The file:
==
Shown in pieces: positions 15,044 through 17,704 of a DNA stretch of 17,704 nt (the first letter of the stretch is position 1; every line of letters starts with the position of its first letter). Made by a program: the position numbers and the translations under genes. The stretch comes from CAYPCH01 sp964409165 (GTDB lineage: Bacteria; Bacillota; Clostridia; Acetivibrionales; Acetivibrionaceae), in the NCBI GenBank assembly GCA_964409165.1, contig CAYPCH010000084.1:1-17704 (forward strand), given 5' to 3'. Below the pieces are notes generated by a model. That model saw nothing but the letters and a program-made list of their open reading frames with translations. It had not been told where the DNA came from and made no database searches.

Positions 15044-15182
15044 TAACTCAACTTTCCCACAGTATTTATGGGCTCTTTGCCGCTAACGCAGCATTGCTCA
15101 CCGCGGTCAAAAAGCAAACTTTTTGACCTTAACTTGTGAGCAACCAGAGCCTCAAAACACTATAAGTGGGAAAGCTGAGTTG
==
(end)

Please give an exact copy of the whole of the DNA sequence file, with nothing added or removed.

Shown in pieces: positions 15,044 through 17,704 of a DNA stretch of 17,704 nt (the first letter of the stretch is position 1; every line of letters starts with the position of its first letter). Made by a program: the position numbers and the translations under genes. The stretch comes from CAYPCH01 sp964409165 (GTDB lineage: Bacteria; Bacillota; Clostridia; Acetivibrionales; Acetivibrionaceae), in the NCBI GenBank assembly GCA_964409165.1, contig CAYPCH010000084.1:1-17704 (forward strand), given 5' to 3'. Below the pieces are notes generated by a model. That model saw nothing but the letters and a program-made list of their open reading frames with translations. It had not been told where the DNA came from and made no database searches.

Positions 15044-15182
15044 TAACTCAACTTTCCCACAGTATTTATGGGCTCTTTGCCGCTAACGCAGCATTGCTCA
15101 CCGCGGTCAAAAAGCAAACTTTTTGACCTTAACTTGTGAGCAACCAGAGCCTCAAAACACTATAAGTGGGAAAGCTGAGTTG